time, it is sometimes difficult to justify cleaving off the code to its own repository or package. When you get
to needing it the second time, however, there should be no excuses. Avoid with fanatical determination any
redundancies in your application code.
And so PLVobj was born. Of course, the version I share with you is very different from the first, second,
third, and fourth versions of the package. Believe me, it has changed a lot over a four−month period. I seem to
come across new complexities every week. (For example, a module name is not always in upper case; you can
create program units whose names have lowercase letters if you enclose the name in double quotes.)
The PLVobj package offers functionality in several areas:

Set and view the "current object" maintained inside the package.

Access a cursor into the ALL_OBJECTS view, providing a full range of cursor−based functionality
through PL/SQL procedures and functions.

Trace the actions of the package.
The elements available in PLVobj are described in the following sections. Before diving into the programs,
however, let's review the ALL_OBJECTS view.

10.3 PLVprsps: Parsing
PL/SQL Strings

11.2 ALL_OBJECTS View

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Copyright (c) 2000 O'Reilly Associates. All rights reserved.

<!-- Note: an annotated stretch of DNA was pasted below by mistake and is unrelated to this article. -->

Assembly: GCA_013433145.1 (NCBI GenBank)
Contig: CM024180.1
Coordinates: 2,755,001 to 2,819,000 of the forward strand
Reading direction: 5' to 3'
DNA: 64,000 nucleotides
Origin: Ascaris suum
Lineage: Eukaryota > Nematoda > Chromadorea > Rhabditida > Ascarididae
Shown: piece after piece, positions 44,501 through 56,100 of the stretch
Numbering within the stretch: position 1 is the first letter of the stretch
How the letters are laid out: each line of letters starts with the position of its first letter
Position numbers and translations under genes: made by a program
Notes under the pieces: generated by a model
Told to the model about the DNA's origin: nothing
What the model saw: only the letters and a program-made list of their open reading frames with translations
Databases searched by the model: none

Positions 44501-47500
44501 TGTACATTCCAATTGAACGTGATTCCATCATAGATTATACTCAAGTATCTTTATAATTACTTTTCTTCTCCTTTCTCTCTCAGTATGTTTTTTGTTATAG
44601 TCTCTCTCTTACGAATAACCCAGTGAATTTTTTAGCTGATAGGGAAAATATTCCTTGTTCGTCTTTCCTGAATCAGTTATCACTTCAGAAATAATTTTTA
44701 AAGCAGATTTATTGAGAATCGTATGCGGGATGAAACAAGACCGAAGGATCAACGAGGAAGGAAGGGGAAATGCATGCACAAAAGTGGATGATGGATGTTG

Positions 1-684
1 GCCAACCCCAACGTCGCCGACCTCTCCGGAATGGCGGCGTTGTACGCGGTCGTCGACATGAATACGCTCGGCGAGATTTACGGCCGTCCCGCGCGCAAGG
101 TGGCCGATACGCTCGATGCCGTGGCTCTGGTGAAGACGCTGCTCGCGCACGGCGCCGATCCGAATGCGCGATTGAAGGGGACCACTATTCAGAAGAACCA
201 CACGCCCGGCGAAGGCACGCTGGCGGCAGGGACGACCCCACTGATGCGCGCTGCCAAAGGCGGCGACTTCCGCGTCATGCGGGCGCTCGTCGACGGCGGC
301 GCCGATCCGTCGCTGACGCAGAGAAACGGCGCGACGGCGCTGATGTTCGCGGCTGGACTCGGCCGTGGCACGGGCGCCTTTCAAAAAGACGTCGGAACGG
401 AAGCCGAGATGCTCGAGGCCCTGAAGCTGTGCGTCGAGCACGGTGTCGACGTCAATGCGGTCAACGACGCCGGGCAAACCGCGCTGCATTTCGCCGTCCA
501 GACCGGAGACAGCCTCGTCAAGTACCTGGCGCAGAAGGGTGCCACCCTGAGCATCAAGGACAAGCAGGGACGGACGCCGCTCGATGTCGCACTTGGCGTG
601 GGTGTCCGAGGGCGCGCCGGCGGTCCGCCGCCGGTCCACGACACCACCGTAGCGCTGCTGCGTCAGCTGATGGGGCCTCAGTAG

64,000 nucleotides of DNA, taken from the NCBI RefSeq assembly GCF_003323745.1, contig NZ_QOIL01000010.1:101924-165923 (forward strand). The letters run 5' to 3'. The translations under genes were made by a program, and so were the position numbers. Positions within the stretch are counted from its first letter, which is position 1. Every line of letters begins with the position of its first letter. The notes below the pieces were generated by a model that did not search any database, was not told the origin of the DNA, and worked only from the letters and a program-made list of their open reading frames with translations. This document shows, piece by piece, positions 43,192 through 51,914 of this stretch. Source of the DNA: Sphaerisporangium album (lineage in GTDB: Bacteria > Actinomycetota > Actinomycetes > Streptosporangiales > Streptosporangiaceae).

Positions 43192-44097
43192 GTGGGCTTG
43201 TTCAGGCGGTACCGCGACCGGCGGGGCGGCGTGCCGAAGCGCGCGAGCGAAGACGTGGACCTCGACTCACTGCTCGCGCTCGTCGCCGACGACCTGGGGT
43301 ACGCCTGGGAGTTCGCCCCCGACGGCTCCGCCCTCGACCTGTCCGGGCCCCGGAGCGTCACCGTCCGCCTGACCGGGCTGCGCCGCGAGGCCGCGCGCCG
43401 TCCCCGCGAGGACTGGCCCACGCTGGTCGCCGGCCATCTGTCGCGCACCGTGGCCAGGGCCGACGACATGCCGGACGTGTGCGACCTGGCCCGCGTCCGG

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Chapter 11
PLVobj: A Packaged
Interface to
ALL_OBJECTS

11.2 ALL_OBJECTS View
The main objective of PLVobj is to provide a programmatic interface to the ALL_OBJECTS view. This data
dictionary view has the following columns:
Name
−−−−−−−−−−−−−−−−
OWNER
OBJECT_NAME
OBJECT_ID
OBJECT_TYPE
CREATED
LAST_DDL_TIME
TIMESTAMP
STATUS

Null?
−−−−−−−−
NOT NULL
NOT NULL
NOT NULL

Type
−−−−
VARCHAR2(30)
VARCHAR2(30)
NUMBER
VARCHAR2(12)
NOT NULL DATE
NOT NULL DATE
VARCHAR2(75)
VARCHAR2(7)

It contains a row for every stored code object to which you have execute access (the USER_OBJECTS view
contains a row for each stored code object you created). The OWNER is the schema that owns the program
unit.
object_name
The name of the object.
object_type
The type of the object, which is one of the following: package, package body, procedure, function, or
synonym.
object_id